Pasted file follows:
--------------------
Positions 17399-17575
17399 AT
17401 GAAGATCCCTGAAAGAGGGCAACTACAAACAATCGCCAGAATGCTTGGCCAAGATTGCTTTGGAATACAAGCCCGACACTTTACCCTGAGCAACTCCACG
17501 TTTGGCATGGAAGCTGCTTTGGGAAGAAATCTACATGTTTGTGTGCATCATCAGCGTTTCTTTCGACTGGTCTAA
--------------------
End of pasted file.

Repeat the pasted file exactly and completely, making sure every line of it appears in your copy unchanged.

Positions 17399-17575
17399 AT
17401 GAAGATCCCTGAAAGAGGGCAACTACAAACAATCGCCAGAATGCTTGGCCAAGATTGCTTTGGAATACAAGCCCGACACTTTACCCTGAGCAACTCCACG
17501 TTTGGCATGGAAGCTGCTTTGGGAAGAAATCTACATGTTTGTGTGCATCATCAGCGTTTCTTTCGACTGGTCTAA